India’s co-development of a fifth-generation fighter with Russia has not progressed quite as smoothly as the top brass in the Indian Air Force (IAF) had hoped.
The Sukhoi/HAL Fifth Generation Fighter Aircraft (FGFA) was meant to radically upgrade India’s air strength through the combination of Russian expertise and Indian financing.
Instead, the IAF has been publicly slamming the development of the next-generation fighter. According to the Business Standard, the IAF has been lambasting the FGFA since at least last December over a series of design flaws. India’s also not happy about a perceived unequal split of work between the two countries, in addition to mushrooming expenses, and inadequate engines for the plane.
In January, the IAF took criticism of the FGFA a step further when the deputy chief of air staff complained that its engines and stealth capabilities — key components of a fifth-generation fighter — were far from adequate.
The IAF’s complaints may have less to do with the plane itself than with India’s internal politics.
India’s Air Force cannot dictate military procurement. Under India’s system, the Air Force relies on the Ministry of Defence’s civilian bureaucracy to dictate policy. So, the IAF’s public criticism of the fighter could be a way to pressure the Ministry into formulating a more equitable and efficient procurement policy, at least when Russia’s involved.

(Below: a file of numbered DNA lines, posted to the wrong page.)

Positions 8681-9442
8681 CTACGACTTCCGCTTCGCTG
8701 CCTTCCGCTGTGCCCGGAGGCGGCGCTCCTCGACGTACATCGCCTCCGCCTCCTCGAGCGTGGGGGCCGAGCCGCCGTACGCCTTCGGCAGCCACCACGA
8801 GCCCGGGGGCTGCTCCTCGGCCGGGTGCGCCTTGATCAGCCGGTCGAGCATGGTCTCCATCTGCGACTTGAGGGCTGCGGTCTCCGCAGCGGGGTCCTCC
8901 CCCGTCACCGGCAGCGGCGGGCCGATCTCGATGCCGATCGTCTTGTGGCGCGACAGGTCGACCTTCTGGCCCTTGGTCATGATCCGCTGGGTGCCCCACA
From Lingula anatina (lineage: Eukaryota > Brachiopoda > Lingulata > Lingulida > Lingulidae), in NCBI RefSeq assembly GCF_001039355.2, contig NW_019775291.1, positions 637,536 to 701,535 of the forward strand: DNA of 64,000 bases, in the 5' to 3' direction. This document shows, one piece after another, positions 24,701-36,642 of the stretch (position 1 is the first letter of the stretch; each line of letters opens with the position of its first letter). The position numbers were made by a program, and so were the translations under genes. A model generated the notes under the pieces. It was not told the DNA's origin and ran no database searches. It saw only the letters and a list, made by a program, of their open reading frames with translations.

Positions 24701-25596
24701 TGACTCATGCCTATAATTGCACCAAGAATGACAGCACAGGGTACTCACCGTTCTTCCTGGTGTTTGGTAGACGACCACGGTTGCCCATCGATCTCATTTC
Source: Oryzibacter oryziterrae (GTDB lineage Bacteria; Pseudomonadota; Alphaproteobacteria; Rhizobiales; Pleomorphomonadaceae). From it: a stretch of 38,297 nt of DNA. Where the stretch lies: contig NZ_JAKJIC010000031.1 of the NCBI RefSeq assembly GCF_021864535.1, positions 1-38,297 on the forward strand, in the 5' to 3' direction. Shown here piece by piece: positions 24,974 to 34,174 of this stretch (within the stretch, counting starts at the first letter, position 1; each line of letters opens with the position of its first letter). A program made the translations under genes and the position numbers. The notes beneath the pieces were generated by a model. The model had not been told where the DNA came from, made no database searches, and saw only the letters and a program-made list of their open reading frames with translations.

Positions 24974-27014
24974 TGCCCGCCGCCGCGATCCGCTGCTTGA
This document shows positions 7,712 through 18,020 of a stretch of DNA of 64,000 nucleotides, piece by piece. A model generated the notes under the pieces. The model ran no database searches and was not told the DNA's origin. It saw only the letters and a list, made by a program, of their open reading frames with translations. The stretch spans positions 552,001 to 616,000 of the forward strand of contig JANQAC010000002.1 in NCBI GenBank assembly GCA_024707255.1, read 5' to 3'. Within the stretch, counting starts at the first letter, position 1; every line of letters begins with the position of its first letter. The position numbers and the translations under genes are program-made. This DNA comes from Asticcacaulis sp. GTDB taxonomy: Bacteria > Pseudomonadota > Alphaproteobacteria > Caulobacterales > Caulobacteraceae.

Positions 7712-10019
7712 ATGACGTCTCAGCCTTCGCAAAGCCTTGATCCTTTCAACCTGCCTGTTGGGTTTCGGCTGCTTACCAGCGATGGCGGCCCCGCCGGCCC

Likewise, India also has plans to purchase French Rafale fighters. The Air Force could also be trying to secure a better financial deal with Russia over the next-generation fighters while still having money left over to purchase jets from France.
Regardless of the IAF’s actual views on the FGFA, military cooperation between Russia and India is likely to continue — Russia currently supplies India with 75% of its arms imports.
As Mark Kronenberg, a vice president of international business development for Boeing Defence, told Aviation Week: “if you look at the India-Russia relationship, it goes back to 1962. I don’t think that relationship will ever go [in] reverse.”
The co-venture between Russia and India to develop a fifth-generation fighter has been in the works since 2010. The Russian T-50 variant of the FGFA has had some success, while the Indian variant is expected to begin extensive flight testing in India in 2014.
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